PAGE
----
SoCreative platform forges future change-makers

The course modules include launching and growing a creative enterprise and social impact through creative entrepreneurship, and creative economy policy.

THE British Council has launched a series of self-directed, free online courses with certification to support aspiring and early-stage young African creative and cultural entrepreneurs through their business journey.

The course modules include launching and growing a creative enterprise and social impact through creative entrepreneurship, and creative economy policy.

The So-Creative Africa learning programme is running under the theme “A world of creativity awaits” and participants will receive a certificate upon completion. The certificate will make them eligible to apply for sustained support by way of mentoring, coaching, incubation, and acceleration through the British Council’s wider work in participating countries.

In a statement, the British Council noted that, the creative and cultural industries (CCIs) have great potential to build a sustainable creative economy due to the abundant talent across the sector and are responding to the potential power of CCIs in enhancing economic growth through the programme.

The So-Creative e-learning platform is a series of face-face to face workshops taking place across Zimbabwe promoting creative and cultural entrepreneurship. In Zimbabwe, the 1st cohort was implemented in 2022 and took place in six cities across the country. The second cohort kick-started in August andis currently underway. It will be implemented across 8 cities and will run until March 2024.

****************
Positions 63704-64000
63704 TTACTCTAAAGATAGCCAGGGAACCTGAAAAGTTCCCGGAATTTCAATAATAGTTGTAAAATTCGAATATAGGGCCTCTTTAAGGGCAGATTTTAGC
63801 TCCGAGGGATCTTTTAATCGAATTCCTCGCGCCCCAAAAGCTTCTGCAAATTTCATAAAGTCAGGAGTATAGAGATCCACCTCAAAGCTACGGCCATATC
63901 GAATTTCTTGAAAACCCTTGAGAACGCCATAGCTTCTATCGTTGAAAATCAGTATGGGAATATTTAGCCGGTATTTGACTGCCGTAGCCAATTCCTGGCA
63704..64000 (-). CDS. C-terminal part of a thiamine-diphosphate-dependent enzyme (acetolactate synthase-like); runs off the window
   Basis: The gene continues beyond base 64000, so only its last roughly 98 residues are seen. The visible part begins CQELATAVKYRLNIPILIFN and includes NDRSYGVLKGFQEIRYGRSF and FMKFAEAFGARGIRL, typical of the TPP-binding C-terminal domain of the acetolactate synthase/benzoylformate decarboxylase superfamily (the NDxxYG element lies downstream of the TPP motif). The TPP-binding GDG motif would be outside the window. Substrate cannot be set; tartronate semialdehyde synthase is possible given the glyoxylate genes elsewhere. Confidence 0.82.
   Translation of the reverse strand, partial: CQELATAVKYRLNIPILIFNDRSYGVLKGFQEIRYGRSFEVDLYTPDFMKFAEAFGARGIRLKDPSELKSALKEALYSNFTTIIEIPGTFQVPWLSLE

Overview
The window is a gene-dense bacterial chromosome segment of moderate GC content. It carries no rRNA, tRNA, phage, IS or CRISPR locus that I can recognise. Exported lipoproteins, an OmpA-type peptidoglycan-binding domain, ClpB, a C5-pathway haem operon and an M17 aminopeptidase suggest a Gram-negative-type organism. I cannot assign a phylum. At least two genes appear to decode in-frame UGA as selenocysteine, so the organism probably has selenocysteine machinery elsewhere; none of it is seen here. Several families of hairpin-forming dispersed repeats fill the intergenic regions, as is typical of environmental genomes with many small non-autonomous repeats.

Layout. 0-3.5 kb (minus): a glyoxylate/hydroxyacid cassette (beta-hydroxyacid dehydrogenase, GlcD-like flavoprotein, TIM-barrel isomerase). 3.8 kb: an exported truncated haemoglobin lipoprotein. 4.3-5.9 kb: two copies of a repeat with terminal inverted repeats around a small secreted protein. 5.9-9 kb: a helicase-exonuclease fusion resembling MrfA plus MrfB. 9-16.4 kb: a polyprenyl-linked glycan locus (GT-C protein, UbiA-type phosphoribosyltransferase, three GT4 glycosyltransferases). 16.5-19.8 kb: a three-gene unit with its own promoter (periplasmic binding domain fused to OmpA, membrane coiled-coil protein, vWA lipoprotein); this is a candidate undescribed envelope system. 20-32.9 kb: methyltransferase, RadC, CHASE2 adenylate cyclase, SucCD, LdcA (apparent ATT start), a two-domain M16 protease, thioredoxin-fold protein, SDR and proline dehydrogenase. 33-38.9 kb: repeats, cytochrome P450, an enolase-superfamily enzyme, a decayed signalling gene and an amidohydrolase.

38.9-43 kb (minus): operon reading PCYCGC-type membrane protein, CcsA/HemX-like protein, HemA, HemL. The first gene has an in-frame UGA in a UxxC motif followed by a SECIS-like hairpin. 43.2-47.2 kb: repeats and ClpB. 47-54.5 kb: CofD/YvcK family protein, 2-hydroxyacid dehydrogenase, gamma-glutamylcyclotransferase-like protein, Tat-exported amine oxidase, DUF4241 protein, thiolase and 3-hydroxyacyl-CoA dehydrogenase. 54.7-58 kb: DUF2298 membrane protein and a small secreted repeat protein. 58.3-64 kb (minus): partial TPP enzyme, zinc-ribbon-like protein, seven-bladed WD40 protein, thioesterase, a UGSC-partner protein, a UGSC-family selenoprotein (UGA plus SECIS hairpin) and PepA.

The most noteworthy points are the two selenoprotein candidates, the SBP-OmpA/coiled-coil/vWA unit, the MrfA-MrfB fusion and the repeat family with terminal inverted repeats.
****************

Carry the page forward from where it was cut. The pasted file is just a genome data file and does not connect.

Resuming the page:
According to the statement,64 creatives participated in the Masvingo and Mutare workshops withChinhoyi, Kariba, Bindura, Gweru, Bulawayo and Victoria Fallsset to follow suit in the coming months.

Critical conversations took place on collaborative working practices amongst creatives, financial savvy, investment impact, innovative thinking, and integration of arts management systems.

“The creatives came out with full awareness of the integration and coexistence of the mindset of the artist and the entrepreneurial mindset. What emerged was the realisation that creative and cultural industries are an investment with great potential to provide sustainable and economic returns,” read the statement.

Multi-instrumentalist Kevin Six Music from Mutare expressed his appreciation for the Creative Lounge team and all participants that he had the pleasure of meeting at the workshops saying it was an incredible experience that exceeded his expectations.“The workshop was meticulously organised, providing a conducive environment for learning, networking, and collaboration, I am immensely grateful to the team for their expertise, professionalism, and dedication in delivering a workshop that was both successful and fruitful. The participants' diverse perspectives and shared enthusiasm enriched the experience, fostering vibrant and inspiring atmosphere. I am truly grateful for the valuable knowledge, insights, and connections I gained through this workshop,” he said.

participants come from across the sector from musicians, visual artists, curators, songwriters, music producers, sound engineers, filmmakers, cultural heritage experts, arts managers and administrators to fashion and design, literary arts, editors and creative hub managers.

Through the programme, creatives and cultural practitioners are learning how to change course and create a virtuous cycle of production, innovation, customer satisfaction, and profitability to better meet business goals.

Each city, its creatives, and stakeholders get an opportunity to look at their artistic practices, infrastructure, and policy issues from individual to national level, critical city operations, and how they exist and operate.

Through various business models and worksheets that include the Business Canvas Model, SWOT Analysis, Ansoff Grid, and Fast Idea Generator creatives have an opportunity to see their creativity from a holistic business view.

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